Category: Risk Assessment

Board Member Composition: Participants, Passengers, and Prisoners?

As the organization’s ultimate decision-making body, the board of directors plays two critical roles: overseeing management on behalf of shareholders and other constituencies; and advising management, albeit with limited involvement in everyday company operations – nose in, hands off! The board should not attempt to run the operations of the organization; it should oversee how management runs the company.

I am amazed at how many members literally are not engaged, which reminded that one of the traits of an effective leader, or Pilot, is being a good team builder. But how can you build a good team if you don’t understand the players?  I’m not speaking about understanding their skills, I am speaking about understanding their level of engagement.  That amorphous concept most ignore.

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Corporate Governance – Commonsense Principles 2.0

Corporate governance is the collection of systems and processes that an organization has in place to prevent or dissuade potentially self-interested persons from engaging in activities detrimental to the welfare of shareholders and stakeholders and helps to promote better overall decision making.

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Compliance Thought Leaders You Should Be Following

Compiling a list of thought leaders in ethics and compliance is fun, but so challenging. There are simply too many thoughtful people in this field — which is itself enormous and wide-ranging — to call out everyone worth following. So below is a small slice of the thinkers in corporate ethics and compliance that I try to follow.

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DOJ Refines Monitorship Policies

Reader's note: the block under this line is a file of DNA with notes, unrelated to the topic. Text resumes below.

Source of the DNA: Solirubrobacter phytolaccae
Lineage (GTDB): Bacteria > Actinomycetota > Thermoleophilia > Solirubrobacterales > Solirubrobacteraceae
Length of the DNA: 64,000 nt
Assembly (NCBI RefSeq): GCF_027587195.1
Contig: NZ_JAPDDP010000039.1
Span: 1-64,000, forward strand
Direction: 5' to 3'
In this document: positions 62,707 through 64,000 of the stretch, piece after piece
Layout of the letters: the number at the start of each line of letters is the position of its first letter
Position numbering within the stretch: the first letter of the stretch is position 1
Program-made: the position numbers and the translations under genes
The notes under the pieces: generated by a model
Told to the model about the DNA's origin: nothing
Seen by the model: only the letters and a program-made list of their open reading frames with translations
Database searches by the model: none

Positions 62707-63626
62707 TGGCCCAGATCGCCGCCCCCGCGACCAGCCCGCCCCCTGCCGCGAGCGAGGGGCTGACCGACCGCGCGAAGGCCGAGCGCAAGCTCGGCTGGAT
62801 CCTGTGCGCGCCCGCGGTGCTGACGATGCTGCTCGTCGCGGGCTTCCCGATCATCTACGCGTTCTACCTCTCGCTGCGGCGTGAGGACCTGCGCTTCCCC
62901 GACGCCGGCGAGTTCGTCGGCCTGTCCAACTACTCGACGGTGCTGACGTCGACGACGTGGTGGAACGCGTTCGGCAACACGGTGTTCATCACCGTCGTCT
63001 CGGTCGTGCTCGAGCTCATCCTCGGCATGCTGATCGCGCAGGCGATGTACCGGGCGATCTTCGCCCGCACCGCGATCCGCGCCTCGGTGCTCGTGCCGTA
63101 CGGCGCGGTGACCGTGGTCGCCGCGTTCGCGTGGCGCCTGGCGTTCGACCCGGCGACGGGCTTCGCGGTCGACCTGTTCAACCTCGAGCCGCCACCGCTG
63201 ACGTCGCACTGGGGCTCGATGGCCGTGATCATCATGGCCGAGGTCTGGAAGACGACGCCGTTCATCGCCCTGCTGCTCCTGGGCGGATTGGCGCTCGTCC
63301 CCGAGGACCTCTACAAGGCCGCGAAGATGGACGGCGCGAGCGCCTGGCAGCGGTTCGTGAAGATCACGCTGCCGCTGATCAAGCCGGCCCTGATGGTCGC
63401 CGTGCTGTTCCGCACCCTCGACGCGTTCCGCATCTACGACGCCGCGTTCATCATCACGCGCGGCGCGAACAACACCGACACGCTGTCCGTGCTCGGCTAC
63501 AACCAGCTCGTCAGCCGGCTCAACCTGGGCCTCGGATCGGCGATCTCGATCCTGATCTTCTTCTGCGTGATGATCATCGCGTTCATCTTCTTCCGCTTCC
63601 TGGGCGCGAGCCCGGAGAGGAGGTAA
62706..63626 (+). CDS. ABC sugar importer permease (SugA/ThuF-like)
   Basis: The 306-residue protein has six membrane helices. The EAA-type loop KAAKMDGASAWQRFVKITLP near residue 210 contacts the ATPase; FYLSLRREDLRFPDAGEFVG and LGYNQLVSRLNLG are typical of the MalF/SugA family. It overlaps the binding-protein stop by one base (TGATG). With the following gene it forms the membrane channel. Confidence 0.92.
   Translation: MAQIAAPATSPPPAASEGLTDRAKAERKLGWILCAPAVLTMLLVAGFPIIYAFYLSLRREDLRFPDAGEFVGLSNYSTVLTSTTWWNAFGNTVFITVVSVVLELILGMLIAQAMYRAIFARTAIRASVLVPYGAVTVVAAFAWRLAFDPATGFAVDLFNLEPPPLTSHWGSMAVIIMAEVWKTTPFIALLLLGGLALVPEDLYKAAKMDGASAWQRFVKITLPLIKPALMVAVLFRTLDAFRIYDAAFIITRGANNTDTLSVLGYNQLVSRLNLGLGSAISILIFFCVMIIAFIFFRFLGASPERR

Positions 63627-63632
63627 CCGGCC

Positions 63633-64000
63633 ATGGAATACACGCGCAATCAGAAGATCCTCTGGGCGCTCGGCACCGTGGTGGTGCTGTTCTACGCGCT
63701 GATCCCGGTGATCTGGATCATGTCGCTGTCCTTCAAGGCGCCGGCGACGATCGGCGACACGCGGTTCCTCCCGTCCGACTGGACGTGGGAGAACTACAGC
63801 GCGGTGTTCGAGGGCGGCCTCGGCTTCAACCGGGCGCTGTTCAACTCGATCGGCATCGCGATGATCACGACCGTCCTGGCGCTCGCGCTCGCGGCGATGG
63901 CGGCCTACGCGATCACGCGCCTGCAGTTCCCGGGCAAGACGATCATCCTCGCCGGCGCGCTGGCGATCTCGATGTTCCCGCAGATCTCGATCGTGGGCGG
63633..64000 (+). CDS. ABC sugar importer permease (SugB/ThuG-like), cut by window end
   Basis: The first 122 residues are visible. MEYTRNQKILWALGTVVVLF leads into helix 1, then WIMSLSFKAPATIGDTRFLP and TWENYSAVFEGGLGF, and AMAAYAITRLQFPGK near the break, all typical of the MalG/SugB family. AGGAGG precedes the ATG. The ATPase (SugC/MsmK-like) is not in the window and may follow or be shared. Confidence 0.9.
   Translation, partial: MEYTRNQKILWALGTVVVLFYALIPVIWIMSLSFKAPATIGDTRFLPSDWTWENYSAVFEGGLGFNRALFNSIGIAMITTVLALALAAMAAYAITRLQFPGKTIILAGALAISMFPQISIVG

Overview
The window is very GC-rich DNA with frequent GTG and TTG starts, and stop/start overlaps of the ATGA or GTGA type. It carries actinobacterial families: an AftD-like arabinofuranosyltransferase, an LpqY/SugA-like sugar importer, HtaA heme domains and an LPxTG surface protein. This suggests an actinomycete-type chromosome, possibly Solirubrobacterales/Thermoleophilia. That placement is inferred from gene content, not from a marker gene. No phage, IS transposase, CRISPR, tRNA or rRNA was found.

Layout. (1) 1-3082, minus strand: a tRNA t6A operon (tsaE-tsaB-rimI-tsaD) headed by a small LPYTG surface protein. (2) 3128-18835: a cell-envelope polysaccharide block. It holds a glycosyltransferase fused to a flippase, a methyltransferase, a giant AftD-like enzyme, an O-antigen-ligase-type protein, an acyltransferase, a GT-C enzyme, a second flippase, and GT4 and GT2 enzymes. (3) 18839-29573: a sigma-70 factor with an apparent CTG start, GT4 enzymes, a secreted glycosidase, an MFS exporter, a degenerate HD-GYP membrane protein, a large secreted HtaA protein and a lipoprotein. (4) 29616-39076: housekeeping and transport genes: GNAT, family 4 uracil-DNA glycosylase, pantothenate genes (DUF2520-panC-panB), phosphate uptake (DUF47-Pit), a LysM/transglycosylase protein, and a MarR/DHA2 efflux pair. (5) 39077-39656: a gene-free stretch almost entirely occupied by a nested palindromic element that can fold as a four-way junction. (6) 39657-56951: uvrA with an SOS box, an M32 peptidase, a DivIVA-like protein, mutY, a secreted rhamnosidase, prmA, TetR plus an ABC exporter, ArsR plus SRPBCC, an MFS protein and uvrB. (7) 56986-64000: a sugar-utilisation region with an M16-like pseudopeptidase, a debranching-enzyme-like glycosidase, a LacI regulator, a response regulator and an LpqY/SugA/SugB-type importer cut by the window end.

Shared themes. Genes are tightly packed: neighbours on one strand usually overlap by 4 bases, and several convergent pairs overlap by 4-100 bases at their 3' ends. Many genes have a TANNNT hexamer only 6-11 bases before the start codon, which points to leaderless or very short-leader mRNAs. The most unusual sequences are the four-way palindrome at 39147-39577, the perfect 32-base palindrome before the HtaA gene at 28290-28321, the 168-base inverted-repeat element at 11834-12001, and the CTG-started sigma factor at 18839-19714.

Ultimately, a monitor should benefit the company, its employees, shareholders, and the public by effectively furthering the goal of preventing and detecting future misconduct.

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Third Party Red Flags

Knowing who you conduct business within your supply chain is a very good if not leading business practice. Many organizations are being held responsible for the actions of their business

Perfect Place Syndrome and the 10-80-10 Rule to Ethics

At some point it appears there was a human behavior theory that was possibly applied to fraud risk management and the 10-80-10 Rule to Ethics was born.

This theory is based on the assumption that 10 percent of the people are ethical all of the time, 80 percent could behave unethically depending on the situation or the pressure(s) being applied, and 10 percent have no or a severely broken moral compass and will pounce on opportunities to commit fraud.

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Putting the Freud in Fraud – Part Two

While we can’t get into the mind of the white collar criminal, we can take a closer look at high-profile individuals who have perpetrated massive fraud at corporations and instances of fraud identified in practice, as well as some research, to help is identify a pattern of similar behavioral elements common to white-collar crooks and cultural elements common to their environments.

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So Your Investigation Was Shut Down

Boards and Audit Committee members this is a public service announcement.

You should be really digging in and asking why an investigation was shut down.

That is all!

Author: Jonathan T. Marks, CPA, CFF, CFE


Partner, Firm Practice Leader - Global Fraud & Forensic Investigations, Compliance, & Integrity Services

Communication and work product may be privileged and confidential.

Attribution

The Author gives his permission to link, post, distribute, or reference this article for any lawful purpose, provided attribution is made to the author. The author can be reached at jtmarkscpa@gmail.com

Jonathan T. Marks, his firm, their affiliates, and all related entities shall not be responsible for any loss sustained by any person or entity that relies on this publication.

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